Lessiter Media recently established the Strip-Till Hall of Fame to celebrate the rich history of strip-till and honor those who helped move the practice forward.
“As the strip-till acreage continues to grow, we felt it was time to honor some of the innovators who played a key role in promoting the benefits of this reduced tillage system,” says Frank Lessiter, Lessiter Media founder and Strip-Till Farmer editor.
The inaugural Strip-Till Hall of Fame class includes Richard Follmer, Jim Kinsella and Tony Vyn. They were introduced during a special induction ceremony in Bloomington, Ill., at the 2023 National Strip-Tillage Conference in August.
Future inductees will be honored at the National Strip-Tillage Conference each year. If you would like to nominate someone for this award, please outline their accomplishments in a letter and email it to Nnewman@lesspub.com.
Grandfather of Strip-Till
Hudson, Ill., farmer and former shortline manufacturer Richard Follmer, often referred to as the “Grandfather of Strip-Till,” designed one of the first commercially successful strip-till rigs for Midwestern growers dealing with cold soils.
“We built a homemade 12-row bar with some crude row units at first to clear a path in the field,” Follmer says. “We went into production in 1992. We had to figure out what to call it, and the only thing we could think of was strip-till.”
“I spent the next 3.5 hours in the hotel hallway fielding questions about strip-till…”
Follmer, the retired president and founder of Progressive Farm Products, introduced many no-tillers to the concept of strip-till during a presentation at the National No-Tillage Conference in 1995.
“After wrapping up my talk, I spent the next 3.5 hours in the hotel hallway fielding questions about strip-till from attendees,” Follmer recalls. “The response was unbelievable — I’d never seen so much interest in strip-till. I knew we had hit a home run with strip-till when no-till purist Jim Kinsella adopted it.”
Best of Both Worlds
Jim Kinsella, who farms in Lexington, Ill., helped pioneer no-till farming systems in the U.S. He enjoyed great success with no-till soybeans but found that corn was always slow to start. One year, he noticed the corn in the tracks of anhydrous tanks grew higher than the rest of the field. From that observation, his strip-till system was born. He’s been strip-tilling corn ever since.
“My concept of strip-till is making strips in the fall with a knife and coming back in the spring to plant over the top of that strip,” Kinsella says. “We get all the benefits of no-till by getting and keeping a lot more moisture in the ground, but we also warm the seedbed. We’ve got the residue in the middle. We can keep the earthworms and all the microbes. Strip-till really is the best of both worlds.”
Kinsella worked with companies like DMI and Progressive to help create some of the earliest commercial strip-till rigs. He also built an on-farm meeting center to host hundreds of growers at winter meetings and summer field days. An estimated 90,000 farmers have attended strip-till workshops on his farms over the years.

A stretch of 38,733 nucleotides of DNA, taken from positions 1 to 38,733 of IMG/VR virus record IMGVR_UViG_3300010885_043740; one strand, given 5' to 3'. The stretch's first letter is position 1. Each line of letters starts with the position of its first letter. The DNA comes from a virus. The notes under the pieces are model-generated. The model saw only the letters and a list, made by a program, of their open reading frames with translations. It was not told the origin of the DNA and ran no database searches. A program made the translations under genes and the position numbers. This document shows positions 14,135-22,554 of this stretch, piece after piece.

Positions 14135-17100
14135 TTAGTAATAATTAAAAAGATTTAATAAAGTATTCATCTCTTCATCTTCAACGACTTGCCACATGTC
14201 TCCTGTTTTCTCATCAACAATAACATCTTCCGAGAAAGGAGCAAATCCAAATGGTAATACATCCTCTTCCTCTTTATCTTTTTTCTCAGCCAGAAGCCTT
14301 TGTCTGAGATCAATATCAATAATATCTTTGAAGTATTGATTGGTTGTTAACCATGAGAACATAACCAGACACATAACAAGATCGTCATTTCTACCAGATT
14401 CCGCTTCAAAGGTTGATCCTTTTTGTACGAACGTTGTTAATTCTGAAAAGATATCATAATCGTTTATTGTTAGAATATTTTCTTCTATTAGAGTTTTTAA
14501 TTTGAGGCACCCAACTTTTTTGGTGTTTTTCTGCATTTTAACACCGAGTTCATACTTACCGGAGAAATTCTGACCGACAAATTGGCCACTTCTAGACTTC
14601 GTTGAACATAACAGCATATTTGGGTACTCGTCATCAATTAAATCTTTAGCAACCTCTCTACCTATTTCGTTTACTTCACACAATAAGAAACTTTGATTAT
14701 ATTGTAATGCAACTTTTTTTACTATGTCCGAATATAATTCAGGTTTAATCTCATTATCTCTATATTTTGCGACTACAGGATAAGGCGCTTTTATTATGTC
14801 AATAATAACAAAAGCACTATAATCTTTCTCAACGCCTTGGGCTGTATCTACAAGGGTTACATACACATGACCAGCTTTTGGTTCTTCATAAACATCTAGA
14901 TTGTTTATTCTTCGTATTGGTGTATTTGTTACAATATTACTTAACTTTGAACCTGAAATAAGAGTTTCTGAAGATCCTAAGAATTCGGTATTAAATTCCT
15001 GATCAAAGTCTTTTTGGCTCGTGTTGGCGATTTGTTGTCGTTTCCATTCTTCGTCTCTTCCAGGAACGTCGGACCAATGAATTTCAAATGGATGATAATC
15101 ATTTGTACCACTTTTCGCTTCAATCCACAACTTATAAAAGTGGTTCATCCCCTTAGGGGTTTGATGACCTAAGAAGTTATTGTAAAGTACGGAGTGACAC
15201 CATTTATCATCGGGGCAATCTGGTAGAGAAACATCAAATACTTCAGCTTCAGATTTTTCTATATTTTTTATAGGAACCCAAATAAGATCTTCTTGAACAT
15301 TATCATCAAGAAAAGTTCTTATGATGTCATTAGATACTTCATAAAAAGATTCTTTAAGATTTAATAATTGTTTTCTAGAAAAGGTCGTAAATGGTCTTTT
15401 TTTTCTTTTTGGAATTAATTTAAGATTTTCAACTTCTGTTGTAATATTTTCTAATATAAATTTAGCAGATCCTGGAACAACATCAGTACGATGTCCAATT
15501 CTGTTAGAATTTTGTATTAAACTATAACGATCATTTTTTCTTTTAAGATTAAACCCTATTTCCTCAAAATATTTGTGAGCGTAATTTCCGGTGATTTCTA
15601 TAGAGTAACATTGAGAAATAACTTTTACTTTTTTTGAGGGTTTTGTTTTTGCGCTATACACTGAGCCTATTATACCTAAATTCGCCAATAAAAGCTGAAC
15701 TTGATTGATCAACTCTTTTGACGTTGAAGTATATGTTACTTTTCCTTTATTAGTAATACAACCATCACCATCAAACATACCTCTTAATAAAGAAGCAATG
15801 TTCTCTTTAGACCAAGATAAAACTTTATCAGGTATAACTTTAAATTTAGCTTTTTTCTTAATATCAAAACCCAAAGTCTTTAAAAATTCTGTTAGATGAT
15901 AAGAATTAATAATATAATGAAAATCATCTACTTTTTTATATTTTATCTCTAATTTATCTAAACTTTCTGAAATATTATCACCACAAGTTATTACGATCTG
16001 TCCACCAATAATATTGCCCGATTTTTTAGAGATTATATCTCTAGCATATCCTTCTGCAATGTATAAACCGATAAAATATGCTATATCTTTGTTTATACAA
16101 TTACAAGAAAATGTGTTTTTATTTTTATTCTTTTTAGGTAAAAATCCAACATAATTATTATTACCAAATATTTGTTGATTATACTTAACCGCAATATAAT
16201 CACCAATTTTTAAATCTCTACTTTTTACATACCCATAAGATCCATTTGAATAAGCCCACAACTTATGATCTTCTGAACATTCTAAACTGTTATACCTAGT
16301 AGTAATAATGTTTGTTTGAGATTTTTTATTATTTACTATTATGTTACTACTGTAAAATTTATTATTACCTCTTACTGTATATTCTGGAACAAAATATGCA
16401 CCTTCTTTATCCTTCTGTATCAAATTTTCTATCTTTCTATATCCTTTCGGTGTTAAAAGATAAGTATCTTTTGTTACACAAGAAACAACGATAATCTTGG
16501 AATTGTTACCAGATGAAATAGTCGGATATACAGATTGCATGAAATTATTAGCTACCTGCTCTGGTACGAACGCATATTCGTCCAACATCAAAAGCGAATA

Is Strip-Till Still the Near-Ideal Tillage System?
Click here to watch a 1-on-1 conversation with Strip-Till Hall of Famer Tony Vyn following his presentation at the 2023 National Strip-Tillage Conference. Vyn makes the case for strip-till as a near-ideal tillage system and explains what needs to happen to make it a more widely adopted practice in the U.S. and beyond.
“Our whole strip-till system came together when we started including strip-till in our no-till meetings,” Kinsella says. “I’m so proud to receive this award, but I think I want to share it with my fellow no-till innovators, who were all involved in the process.”
Almost Perfect System
Tony Vyn has studied strip-till since its earliest days, and he is considered one of the practice’s foremost authorities and experts. Coming from Ontario, he joined the department of agronomy at Purdue University in 1998 and was appointed to the Henry A. Wallace chair in crop sciences in 2018.
Vyn has worked in several research areas throughout his career, including improving nitrogen and water-use efficiencies in cropping systems, creating corn-plant phenotyping approaches to evaluate genotypic differences in internal nitrogen efficiency, and improving soil and air quality via adoption of strip-till. He was also instrumental in the creation of the Strip-Till Field Days hosted by the University of Minnesota, Wisconsin and Purdue extensions, which introduced many farmers to strip-till demos for the first time.
Vyn spoke at the inaugural National Strip-Tillage Conference in 2014, calling strip-till the “almost perfect” system. He kicked off the 2023 conference with a 10th anniversary lecture on the state of strip-till.
“It’s a distinct honor to be given this fantastic award, but Hall of Fame sounds a little bit too lofty for me because I’ve always regarded myself as a student of crop production and of soil conservation in the context of growing crops more sustainably,” Vyn said during the Strip-Till Hall of Fame induction ceremony. “I’m about to retire, but I’d like to think, going forward, that there will be more opportunities for farmers not just to learn from each other, but also to support multi-state research programs in the context of strip-till and other soil conserving practices that help make America’s future crop production even more sustainable.”